That's right, that's 100%. Right. So but again, you don't have to be a veterinarian to call pet poison helpline. Right? You can reach out for help. Whether you have a veterinarian or not, it doesn't matter. Just reach out for help, so you can have your pet. Okay, so that was a big swing with the NSAIDs. So what's your next kind of common? Because I mean, I have a question about like one group of drugs, but I was kind of waiting to see if we get to it. So what is your next one that you think is big?



Yeah, let's shift gears and go to decongestants. And especially when we're thinking about you know, in the wintertime and the fall and seasonal allergies that turn into yearly allergies and people may be taking an ANA histamine that also has a decongestant in it as well. And decon and decongestants began very narrow margin of safety and dogs and cats with pseudoephedrine very narrow margin of safety Fenella friend with the FDA recently saying that no, doesn't really do anything which is great. So if we can have that we one less drug on the market with him getting into that with pseudoephedrine, these dogs and cats. If they get into it, they'll become really agitated. They're they're really kind of ramped up, they're hyped up. And they can have high heart rates, high blood pressure, tremors, seizures, be potentially fatal to these guys. Yeah.



So we're, when we're looking at the box, folks. It's something that says blank, and there's a hyphen and it says D. Right. So you got it. Any of the DS is absorbtech, D, Claritin, D. You know Allegra D, all the DS, they have that decongesting component, and then also some of the liquids, right, some of those liquid cough syrup and stuff have the decongestant. Yep,



you've got it. So even like some of the cough suppressants will have a decongestant in there as well. And it isn't uncommon for an for a veterinarian to recommend a certain anti histamine or even a cough suppressant that's over the counter for a pet owner to give to their pet. And so we see a decent number of calls where that pet owner thought they were giving Benadryl or thought they were giving Claritin and didn't realize that they were giving that like you said, Claritin. D. Oh.



Yeah, yeah. And I'll tell you, that's like my argument for I mean, I'm all about everything has a cost, right. And so, and everyone has a finite amount of funds, no one has infinite resources. And so I get it, that everyone's trying to sort of trim down that veterinary bill. But it's, it's just not worth the potential catastrophic emergency you might create by making that error. So if your veterinarian can prescribe it, and then dispense it, like send you home with it from their practice, it's just safer, you know, what, what you're getting is right, you don't have to trust that you pick the right box off of the, like, crazy shelf full of things. So, you know, consider that as a as a pet parent, when you're, like, you know, trying to figure out what you're gonna do, it's gonna cost you some money, no matter where you get it from. But it might cost you more than that, if you get the wrong one, you know, when you try to get it over the counter, rather than just picking it up from your vet. So there is a value in getting it direct from your vet. There. Now, I will tell you, I have you know, kind of guided clients through the selection process, right. They're standing in the, you know, in the grocery store pharmacy, calling me back and saying like, exactly what did you recommend? And so, you know, also do that right, make sure you get the right drug. So okay, so decongestant zoomies are not good. Not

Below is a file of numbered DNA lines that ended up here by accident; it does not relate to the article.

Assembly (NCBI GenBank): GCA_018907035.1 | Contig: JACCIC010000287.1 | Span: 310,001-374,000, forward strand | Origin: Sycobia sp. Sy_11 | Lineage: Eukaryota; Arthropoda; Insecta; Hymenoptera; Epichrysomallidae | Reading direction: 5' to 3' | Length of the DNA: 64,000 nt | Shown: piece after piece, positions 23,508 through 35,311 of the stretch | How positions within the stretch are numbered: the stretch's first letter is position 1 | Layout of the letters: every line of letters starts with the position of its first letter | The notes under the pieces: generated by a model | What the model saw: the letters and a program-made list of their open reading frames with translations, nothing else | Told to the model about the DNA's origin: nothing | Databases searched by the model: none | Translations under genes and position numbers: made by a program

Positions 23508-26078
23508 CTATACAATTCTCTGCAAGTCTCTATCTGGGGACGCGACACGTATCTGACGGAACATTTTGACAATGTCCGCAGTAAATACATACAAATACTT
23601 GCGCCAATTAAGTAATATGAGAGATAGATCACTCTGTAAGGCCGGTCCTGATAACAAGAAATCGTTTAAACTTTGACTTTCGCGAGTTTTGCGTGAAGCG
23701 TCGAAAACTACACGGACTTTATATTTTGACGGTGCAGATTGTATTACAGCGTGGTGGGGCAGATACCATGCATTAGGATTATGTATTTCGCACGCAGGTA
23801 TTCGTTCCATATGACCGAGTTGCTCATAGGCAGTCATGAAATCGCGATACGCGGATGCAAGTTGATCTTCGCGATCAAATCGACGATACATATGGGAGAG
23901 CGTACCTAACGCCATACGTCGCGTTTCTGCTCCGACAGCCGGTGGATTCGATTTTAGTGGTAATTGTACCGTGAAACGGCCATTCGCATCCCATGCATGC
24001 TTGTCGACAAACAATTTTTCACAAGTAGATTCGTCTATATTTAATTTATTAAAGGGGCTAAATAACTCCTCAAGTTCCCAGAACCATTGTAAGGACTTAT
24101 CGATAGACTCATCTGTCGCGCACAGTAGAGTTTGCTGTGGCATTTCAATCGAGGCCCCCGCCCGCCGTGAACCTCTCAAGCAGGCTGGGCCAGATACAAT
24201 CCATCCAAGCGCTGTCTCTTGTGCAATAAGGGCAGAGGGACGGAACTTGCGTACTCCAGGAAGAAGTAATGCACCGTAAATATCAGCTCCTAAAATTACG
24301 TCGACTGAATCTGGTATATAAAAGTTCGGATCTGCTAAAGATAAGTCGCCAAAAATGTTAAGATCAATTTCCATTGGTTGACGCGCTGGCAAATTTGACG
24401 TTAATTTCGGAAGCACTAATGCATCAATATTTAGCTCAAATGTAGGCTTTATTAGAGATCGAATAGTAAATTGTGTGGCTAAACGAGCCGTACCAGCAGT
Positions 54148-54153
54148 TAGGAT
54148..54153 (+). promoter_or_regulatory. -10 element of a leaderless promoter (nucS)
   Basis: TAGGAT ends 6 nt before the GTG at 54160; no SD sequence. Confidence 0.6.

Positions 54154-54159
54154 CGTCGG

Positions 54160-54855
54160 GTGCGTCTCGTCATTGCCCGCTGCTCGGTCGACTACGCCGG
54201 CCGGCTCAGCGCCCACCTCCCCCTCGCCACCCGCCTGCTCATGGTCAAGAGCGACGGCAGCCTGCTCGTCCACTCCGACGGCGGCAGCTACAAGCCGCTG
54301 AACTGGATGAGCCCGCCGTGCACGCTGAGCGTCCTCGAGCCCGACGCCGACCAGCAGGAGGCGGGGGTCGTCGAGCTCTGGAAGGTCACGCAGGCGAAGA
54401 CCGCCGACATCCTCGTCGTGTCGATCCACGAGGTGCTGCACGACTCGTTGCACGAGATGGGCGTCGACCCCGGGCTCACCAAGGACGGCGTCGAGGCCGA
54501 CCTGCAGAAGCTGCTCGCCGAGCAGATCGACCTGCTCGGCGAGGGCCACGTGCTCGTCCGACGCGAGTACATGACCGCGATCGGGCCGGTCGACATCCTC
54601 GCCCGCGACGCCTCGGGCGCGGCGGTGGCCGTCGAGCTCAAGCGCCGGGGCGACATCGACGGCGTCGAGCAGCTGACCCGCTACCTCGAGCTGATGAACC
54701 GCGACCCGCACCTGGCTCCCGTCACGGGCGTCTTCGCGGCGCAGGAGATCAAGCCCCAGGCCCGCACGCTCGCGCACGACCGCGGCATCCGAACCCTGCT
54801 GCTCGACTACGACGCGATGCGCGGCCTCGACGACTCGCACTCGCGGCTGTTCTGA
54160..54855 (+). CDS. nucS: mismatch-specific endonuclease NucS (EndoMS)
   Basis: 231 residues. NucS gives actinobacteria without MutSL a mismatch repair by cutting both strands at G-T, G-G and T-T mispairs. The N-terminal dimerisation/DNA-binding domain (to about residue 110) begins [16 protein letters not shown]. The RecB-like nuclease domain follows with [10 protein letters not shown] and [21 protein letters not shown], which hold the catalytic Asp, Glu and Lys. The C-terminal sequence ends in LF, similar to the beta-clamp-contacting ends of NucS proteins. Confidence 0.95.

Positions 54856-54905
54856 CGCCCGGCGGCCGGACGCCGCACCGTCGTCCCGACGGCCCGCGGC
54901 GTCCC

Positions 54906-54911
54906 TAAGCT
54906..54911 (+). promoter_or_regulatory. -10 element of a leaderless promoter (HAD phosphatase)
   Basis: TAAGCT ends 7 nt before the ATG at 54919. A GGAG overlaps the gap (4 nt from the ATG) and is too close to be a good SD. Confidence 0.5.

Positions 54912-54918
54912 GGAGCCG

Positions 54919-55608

happy. That's pretty congested zoomies. That's the thing was, yeah, she said to get all crazy. Yeah, no, it's it's a funny way to put it. It's funny. Listen,



I live with a French Bulldog. So we have zooms and then we have couch potato. These are our two speeds. Yes. So okay. So that's good. So and that's great to know. Because CoQ, I feel like cold and flu season is just year round now. Like, I don't think it has like an actual season. Okay, so And to be fair, the antihistamines was the category of drug I was hoping you were going to bring. So all right, yeah. Yeah. So get out of my head. Dr. Rene, get out of my head. All right. So so we had NSAIDs or the you know, the pain relievers. We had the cold and flu, cold and flu. Is there another big group that you guys commonly get calls about?



Yeah, let's switch over to supplements. So about like vitamins, mineral supplements, dietary supplements like that. And that next one for me would be vitamin d3. So vitamin D Really supplements?



Oh really? Is



that one that people are actually like actively dosing their pet with or it's an accidental they ate the bottle.



Yeah, most of the time they're getting into it I yeah, I can't think of a time where we've had one where the owners actively giving them a high dose, it's usually it's usually the pet gets into a bottle and ingests a large quantity of it. In vitamin d3, the amount varies so drastically, you can get a supplement that has maybe 100 to 150 international units, which is usually how it's dosed international units, or you can get up to 50,000 international units. And you don't even have to know what international units means. But knowing that go from 100 to $50 range, and everything in between, Yeah, huge range. And so some of these, depending on the amount can be extremely detrimental. And our big concern with those are going to be for high calcium levels to develop in the blood. And then, because of that high calcium, we get mineralization of different tissues and organs, and the kidneys are extremely sensitive. So these guys will develop kidney failure,